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The Graham Album Review #2064

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Ryland Moranz: XO, 1945
by George Graham

(Fat Possum Records, as broadcast on WVIA-FM 3/17/2021)

When one talks about Americana in music, that also includes a fair number of Canadian artists, going back to Neil Young and Joni Mitchell. This week we have a notable album from an artist from the province of Alberta, Ryland Moranz, whose new second solo album is called XO, 1945.

Ryland Moranz has worked as touring musician, sideman and producer. He has been a member of the band Rebeltone Sound, headed by Leeroy Stagger. He released his debut solo album, Hello New Old World in 2016. The new release has a distinctly folk-influenced sound, both in terms of the instrumentation including Moranz’ clawhammer-style banjo, and in terms of lyrics that often tell stories, real and imagined. He is an articulate wordsmith who says he has been influenced by great writers like Hemmingway, and Kurt Vonnegut, and also some of the songwriting greats like Townes Van Zandt and John Prine. The songs range from old-timey folk to more electric instrumentation, from rock influenced to some ragtime style guitar.

On XO, 1945, Moranz is joined by his group he calls His Darkest Secrets, who overlap with the Rebeltone Sound members. Moranz himself plays a several instruments, with his banjo being prominent, along with a little electric guitar and acoustic guitars of various descriptions, plus some mandolin. While sometimes the arrangements can hint at rock with drums, the general texture is distinctly toward the folk end, with acoustic bass, some fiddle and other elements of old traditional sounds being prominent.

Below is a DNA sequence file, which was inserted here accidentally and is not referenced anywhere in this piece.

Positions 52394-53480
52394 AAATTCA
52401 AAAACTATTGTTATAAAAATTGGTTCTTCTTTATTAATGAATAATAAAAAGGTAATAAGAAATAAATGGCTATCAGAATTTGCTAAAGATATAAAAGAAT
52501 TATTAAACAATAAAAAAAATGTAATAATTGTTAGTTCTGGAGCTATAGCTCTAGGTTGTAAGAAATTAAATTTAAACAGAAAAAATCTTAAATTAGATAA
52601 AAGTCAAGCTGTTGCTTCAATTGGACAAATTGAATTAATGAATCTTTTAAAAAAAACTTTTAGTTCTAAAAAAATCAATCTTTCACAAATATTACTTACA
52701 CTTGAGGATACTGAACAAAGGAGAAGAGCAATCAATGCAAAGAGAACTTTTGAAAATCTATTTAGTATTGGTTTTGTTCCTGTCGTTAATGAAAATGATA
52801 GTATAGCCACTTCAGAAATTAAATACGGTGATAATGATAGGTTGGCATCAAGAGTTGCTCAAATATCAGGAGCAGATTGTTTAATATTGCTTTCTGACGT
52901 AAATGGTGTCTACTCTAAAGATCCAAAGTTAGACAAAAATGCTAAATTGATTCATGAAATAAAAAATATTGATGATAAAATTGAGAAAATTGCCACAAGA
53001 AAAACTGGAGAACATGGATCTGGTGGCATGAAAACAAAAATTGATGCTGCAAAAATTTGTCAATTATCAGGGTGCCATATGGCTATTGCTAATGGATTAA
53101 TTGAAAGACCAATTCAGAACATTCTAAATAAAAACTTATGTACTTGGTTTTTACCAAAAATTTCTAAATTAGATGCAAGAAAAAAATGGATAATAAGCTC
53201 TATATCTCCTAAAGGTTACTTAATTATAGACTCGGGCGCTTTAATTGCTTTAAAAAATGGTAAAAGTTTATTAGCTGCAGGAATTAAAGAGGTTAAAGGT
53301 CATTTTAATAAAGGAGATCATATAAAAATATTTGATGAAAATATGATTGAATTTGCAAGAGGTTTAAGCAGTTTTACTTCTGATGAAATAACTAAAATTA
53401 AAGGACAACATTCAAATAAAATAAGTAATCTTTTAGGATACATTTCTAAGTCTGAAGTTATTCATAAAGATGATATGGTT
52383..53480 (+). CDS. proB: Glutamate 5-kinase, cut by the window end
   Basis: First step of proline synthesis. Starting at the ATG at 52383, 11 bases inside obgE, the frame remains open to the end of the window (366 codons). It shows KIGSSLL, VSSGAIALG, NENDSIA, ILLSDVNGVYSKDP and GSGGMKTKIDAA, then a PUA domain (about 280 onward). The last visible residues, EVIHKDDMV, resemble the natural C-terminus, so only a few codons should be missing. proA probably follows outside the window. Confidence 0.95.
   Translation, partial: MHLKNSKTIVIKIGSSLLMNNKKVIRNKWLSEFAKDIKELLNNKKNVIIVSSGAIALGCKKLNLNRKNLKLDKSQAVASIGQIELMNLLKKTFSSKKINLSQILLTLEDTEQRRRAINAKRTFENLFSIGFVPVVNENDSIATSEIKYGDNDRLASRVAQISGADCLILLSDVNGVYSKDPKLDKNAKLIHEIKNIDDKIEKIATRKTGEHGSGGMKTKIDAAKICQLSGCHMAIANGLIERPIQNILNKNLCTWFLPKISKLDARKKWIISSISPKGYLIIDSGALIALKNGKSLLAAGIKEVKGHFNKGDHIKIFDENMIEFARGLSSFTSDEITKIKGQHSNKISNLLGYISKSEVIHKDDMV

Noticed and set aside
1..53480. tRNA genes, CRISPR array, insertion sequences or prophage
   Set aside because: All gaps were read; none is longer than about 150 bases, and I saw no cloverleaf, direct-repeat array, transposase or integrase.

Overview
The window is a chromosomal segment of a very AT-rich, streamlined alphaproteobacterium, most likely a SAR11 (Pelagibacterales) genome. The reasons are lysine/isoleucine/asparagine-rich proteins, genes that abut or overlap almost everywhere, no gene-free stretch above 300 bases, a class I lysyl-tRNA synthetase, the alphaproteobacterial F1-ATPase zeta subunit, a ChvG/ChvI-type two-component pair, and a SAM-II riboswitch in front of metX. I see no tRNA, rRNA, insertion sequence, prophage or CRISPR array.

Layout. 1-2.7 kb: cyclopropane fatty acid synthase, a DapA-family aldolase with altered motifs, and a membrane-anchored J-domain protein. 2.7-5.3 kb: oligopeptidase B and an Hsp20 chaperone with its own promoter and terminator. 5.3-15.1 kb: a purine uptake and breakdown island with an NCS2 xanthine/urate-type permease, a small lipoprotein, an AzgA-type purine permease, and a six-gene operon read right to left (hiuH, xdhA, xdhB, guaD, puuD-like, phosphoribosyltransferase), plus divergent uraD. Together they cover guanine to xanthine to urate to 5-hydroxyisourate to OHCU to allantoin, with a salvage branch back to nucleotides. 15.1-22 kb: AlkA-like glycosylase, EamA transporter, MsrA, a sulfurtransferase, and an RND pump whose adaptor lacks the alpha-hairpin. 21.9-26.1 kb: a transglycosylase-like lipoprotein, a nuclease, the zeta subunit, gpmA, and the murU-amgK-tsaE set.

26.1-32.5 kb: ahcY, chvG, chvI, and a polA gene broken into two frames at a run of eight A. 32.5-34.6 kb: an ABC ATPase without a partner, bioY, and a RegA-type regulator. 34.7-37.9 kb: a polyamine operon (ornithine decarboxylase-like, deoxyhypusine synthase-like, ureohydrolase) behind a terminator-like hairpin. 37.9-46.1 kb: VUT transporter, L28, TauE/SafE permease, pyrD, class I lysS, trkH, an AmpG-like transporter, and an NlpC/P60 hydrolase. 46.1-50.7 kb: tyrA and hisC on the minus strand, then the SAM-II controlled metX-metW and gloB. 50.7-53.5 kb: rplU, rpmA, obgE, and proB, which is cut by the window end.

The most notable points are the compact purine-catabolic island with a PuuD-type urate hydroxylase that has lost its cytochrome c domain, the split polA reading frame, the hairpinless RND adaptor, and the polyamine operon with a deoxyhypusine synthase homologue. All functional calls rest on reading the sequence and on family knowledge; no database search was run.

The dozen songs on the album range from fairly standard love songs, to a tribute to a fallen songwriter, to some philosophical musings.

Opening is an original composition that sounds very much like an old traditional song. Where Are My Blue Eyes with Moranz playing his banjo clawhammer style. <<>>

A contrast to that is the next piece, If I Had Wings with a more rock-oriented setting, but with lyrics that are straight out 1960s-style folk. It’s an attractive mix. <<>>

Dangerous Man is a kind of old-timey style story song, with banjo and a fiddle, as played by Calvin Volrath. <<>>

Another kind of classic-style song is Lay Me Down, done with a folkie’s acoustic guitar and harmonica accompaniment. <<>>

There Ain’t New Songs was inspired by the life and death of songwriter Blaze Foley, who was shot and killed by gunfire in a dispute. <<>>

One of the more interesting songs from a lyrical standpoint is Israel, about a pair of lovers from opposite sides of the Israeli-Palestinian conflict. <<>>

Among the highlights of the album is Run, Rabbit, Run, given a classic acoustic bluesy treatment, with lyrics embodying some adept folksy philosophizing. <<>>

Stolen Land is the closest thing to a protest song on the album, in this case the treatment of Native Americans. <<>>

Canadian singer-songwriter Ryland Moranz’ new second solo album XO, 1945 is a first rate collection of well-written songs most in the classic folk style, performed in a tasteful, understated largely acoustic context, but not without a little rock influence here and there with some drums and bass. Moranz has the offhand vocal style of a roots rocker and rambling philosopher. Indeed he draws inspiration from artists like Townes VanZandt and John Prine, without aping their styles.

Our grade for sound quality is a B-minus. Most of the acoustic instruments are well-recorded, but the lead vocal has annoying what audio engineers call clipping distortion throughout the album, whenever Moranz raises his voice a little. It spoils the otherwise intimate sound of the album.

There is no shortage of singer-songwriters on the scene, but in the case of someone who has mastered the art form as well as Ryland Moranz, there’s always room for more.

(c) Copyright 2021 George D. Graham. All rights reserved.
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This page last updated March 21, 2021